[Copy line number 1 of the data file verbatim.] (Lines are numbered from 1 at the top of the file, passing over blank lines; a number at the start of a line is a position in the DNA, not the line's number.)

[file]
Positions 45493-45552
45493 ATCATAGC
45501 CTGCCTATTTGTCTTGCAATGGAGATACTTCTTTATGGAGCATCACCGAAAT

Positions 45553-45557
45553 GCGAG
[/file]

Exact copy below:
Positions 45493-45552